Edited by Steven W. Patterson (Wayne State University)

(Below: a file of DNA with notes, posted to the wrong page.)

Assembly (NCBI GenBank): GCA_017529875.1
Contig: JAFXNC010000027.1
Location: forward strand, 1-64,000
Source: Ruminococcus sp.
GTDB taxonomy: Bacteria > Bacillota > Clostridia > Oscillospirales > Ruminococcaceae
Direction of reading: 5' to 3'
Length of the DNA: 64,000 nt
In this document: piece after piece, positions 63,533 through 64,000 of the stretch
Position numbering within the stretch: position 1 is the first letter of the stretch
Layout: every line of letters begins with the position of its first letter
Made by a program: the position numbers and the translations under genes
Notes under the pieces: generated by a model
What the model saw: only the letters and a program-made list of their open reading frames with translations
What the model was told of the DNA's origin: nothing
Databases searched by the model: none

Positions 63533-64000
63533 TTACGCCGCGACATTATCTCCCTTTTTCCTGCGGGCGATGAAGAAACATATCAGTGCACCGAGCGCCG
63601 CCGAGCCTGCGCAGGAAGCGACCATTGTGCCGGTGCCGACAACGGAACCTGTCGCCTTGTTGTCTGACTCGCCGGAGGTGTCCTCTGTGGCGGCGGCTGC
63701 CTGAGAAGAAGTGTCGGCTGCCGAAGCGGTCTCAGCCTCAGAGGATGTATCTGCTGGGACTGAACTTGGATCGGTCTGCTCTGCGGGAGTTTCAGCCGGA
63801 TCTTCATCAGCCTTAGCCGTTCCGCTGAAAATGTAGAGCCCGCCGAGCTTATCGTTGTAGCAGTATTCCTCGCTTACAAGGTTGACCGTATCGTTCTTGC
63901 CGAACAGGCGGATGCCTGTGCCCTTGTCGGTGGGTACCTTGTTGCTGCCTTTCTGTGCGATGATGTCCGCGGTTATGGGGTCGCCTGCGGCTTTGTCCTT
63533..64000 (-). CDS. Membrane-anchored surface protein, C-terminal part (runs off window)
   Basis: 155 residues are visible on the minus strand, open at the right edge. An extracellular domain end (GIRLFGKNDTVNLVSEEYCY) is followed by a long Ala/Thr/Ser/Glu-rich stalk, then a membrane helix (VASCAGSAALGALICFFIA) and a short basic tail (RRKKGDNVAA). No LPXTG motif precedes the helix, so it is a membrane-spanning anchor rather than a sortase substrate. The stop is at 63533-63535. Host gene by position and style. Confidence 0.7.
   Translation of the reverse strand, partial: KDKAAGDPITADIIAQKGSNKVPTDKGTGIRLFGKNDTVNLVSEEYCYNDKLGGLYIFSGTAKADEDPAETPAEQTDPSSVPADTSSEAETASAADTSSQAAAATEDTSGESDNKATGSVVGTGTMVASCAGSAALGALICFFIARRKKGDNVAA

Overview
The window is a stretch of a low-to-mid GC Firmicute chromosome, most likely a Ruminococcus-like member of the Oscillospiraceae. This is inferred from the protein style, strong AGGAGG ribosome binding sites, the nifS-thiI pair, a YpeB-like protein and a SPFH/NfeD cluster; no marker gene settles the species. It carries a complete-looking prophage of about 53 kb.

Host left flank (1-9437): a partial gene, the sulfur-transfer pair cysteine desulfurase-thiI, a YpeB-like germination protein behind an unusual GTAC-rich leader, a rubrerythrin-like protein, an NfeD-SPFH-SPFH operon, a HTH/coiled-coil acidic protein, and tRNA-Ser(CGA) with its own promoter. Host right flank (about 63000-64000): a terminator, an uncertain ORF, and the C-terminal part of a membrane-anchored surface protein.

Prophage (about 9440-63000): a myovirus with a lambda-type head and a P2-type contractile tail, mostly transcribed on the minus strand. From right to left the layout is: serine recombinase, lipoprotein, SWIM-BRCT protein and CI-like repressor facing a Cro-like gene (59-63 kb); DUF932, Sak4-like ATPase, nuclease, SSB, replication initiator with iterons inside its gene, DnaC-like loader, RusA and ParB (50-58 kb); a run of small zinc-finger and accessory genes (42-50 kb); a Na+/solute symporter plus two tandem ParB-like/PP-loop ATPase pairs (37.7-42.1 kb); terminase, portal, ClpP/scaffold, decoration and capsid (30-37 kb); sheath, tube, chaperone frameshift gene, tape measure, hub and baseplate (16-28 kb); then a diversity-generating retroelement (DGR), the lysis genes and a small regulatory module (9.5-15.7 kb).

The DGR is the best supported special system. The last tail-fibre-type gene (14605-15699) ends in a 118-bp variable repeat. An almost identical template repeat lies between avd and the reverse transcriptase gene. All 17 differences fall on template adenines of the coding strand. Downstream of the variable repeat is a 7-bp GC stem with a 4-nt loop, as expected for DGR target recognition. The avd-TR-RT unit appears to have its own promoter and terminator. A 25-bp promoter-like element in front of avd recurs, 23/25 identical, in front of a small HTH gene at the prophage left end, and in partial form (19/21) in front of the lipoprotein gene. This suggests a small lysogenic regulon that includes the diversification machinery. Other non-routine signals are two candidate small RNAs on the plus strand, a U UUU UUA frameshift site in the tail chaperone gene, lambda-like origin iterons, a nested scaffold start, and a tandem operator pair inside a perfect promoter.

|Summary||Critical thinking is a cluster concept encompassing both the cognitive and meta-cognitive skills, practices and abilities, and the dispositions and character traits that make for reasonable, reflective, and self-aware judgment and decision-making. This double focus tends to produce inquiry along two general lines. One the one hand, there are inquiries that we might think of as falling broadly into applied epistemology (e.g. What are the signs of trustworthiness in a source of evidence? How can agents avoid having false beliefs about important matters? etc.). On the other, there are more normative inquiries that shade into the moral and quasi-moral (e.g. Why is it important to care about avoiding falsehoods in one’s beliefs? What practices are required for minimally responsible use of one’s rational faculties? etc.). Of key importance to the critical thinking endeavor is interest not only in settling these questions but in learning how to teach good epistemic habits and character traits to students. Questions here include what practices we ought to teach, given the limited time we have with students, how we should go about teaching it for maximally beneficial results, and how we should assess and evaluate those results to be sure that what we do is working. Predictably, it is here where critical thinking research becomes interdisciplinary in nature. There are long-standing, active bodies of research into critical thinking in education, psychology, medicine and business, just to name a few. Critical thinking researchers in philosophy have often (but by no means always) taken good work from well-constructed studies from across disciplinary lines seriously in their own work.|
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